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Suffolk braced for impending thunderstorms

PUBLISHED: 14:35 12 August 2020 | UPDATED: 16:02 13 August 2020

Thunderstorms are expected in parts of Suffolk following some of the hottest weather of the year  Picture: MARK HUNTER/CITIZENSIDE

Thunderstorms are expected in parts of Suffolk following some of the hottest weather of the year Picture: MARK HUNTER/CITIZENSIDE

(c) copyright citizenside.com

Thunderstorms are expected to hit Suffolk on Thursday afternoon – with stifling temperatures set to drop slightly by the end of the week.

Forecasters predicted Wednesday’s hot sunshine would be broken only by the odd thunderclap and briefest of showers in the far west reaches of the county towards the evening.

Elsewhere, the country was being braced for severe thunderstorms and heavy rainfall.

Locally, another hot, sticky night, with a few isolated storms will be followed by more dry weather on Thursday morning, according to the experts based at the University of East Anglia.

Weatherquest meteorologist Adam Dury said some early cloud will accompany temperatures of up to 32C – a couple of degrees cooler than on Wednesday.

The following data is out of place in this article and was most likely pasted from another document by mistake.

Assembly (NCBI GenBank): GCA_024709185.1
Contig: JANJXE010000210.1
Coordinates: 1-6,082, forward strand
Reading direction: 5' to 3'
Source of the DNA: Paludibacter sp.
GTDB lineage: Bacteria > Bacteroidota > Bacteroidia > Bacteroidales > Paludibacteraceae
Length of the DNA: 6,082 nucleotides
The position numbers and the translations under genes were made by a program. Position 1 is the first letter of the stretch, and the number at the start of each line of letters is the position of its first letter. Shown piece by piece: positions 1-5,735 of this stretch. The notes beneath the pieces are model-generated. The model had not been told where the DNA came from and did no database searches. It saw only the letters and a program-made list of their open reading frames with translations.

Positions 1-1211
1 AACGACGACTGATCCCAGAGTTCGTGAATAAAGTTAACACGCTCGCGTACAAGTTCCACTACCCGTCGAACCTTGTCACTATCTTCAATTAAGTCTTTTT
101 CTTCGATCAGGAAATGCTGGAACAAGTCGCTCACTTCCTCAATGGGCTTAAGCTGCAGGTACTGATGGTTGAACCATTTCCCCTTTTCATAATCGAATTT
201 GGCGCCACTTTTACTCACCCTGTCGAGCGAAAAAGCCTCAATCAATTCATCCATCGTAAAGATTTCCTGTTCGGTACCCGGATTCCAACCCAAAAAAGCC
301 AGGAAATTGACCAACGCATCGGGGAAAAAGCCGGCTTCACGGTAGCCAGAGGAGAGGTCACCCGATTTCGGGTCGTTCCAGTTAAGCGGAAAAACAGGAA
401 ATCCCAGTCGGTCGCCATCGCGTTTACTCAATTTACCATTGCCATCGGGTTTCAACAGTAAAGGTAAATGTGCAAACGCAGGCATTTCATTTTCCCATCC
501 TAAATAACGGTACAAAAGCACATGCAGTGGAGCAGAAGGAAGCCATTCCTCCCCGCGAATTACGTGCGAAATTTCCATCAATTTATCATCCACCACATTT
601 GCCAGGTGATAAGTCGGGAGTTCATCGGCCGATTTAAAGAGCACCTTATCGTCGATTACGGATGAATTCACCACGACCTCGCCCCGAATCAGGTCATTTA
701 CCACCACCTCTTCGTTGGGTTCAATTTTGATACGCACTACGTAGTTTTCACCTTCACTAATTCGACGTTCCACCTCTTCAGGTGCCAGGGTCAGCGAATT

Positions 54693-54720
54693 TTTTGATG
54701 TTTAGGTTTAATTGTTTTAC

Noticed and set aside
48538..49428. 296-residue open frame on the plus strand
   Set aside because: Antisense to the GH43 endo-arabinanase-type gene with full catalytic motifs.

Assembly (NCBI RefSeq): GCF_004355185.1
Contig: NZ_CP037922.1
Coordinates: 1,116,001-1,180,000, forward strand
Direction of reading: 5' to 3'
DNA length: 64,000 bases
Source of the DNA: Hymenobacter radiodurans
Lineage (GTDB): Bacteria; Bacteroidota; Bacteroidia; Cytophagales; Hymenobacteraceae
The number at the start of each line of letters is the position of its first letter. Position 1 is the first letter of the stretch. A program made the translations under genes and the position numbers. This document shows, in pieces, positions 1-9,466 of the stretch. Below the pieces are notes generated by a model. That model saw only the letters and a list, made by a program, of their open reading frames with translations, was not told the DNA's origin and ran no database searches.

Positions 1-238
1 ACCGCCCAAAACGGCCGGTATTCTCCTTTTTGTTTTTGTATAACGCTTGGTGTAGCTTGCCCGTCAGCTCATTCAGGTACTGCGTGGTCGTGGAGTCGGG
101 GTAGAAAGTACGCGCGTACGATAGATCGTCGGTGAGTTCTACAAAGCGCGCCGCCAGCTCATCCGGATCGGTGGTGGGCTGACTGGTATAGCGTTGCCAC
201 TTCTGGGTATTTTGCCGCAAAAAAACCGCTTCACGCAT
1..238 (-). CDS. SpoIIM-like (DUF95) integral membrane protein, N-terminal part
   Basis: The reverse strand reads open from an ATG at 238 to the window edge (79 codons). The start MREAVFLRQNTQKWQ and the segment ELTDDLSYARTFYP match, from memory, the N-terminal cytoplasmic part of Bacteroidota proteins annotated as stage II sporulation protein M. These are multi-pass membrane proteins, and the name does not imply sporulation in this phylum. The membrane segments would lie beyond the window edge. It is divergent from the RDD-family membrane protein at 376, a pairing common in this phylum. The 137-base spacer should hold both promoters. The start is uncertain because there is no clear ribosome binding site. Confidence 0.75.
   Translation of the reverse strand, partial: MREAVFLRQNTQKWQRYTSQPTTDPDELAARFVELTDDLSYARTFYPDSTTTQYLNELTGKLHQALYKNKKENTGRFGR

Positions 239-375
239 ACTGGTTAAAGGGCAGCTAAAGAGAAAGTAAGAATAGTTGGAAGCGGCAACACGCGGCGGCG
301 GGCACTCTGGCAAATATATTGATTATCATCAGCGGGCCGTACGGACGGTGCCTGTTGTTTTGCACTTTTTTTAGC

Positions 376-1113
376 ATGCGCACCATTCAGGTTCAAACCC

“Then comes the risk of a few more widespread thunderstorms in the afternoon,” he added.

“They’re likely to last through Thursday night, but ease up a bit on Friday morning.

“There will still be some cloud around – and signs of fresher temperatures – but still not much lower than 19-20C overnight.”

The chance of a few thunderstorms will persist into Friday – with slightly cooler temperatures expected reach highs of around 25C.

The Met Office had issued a ‘high impact’ weather warning covering the entire country on Wednesday.

Some places were likely to see severe thunderstorms, with a small chance of flooding and travel disruption in places.

The UK’s national weather service said many parts would see a good deal of dry weather, but some places could see intense spells of rainfall – measuring 30-40mm in less than an hour.

Large hail, frequent lightning and gusty winds were additional potential hazards for parts of the country – although most thunderstorms were predicted to die out during the evening.

The Met Office moved its yellow weather warning into the ‘high impact’ column due to the potential for some very high rainfall rates in a short period of time.

It said further heavy showers and thunderstorms are expected at times, and may lead to some flooding or travel disruption, both overnight on Friday and between midnight on Sunday and 9pm the following evening.


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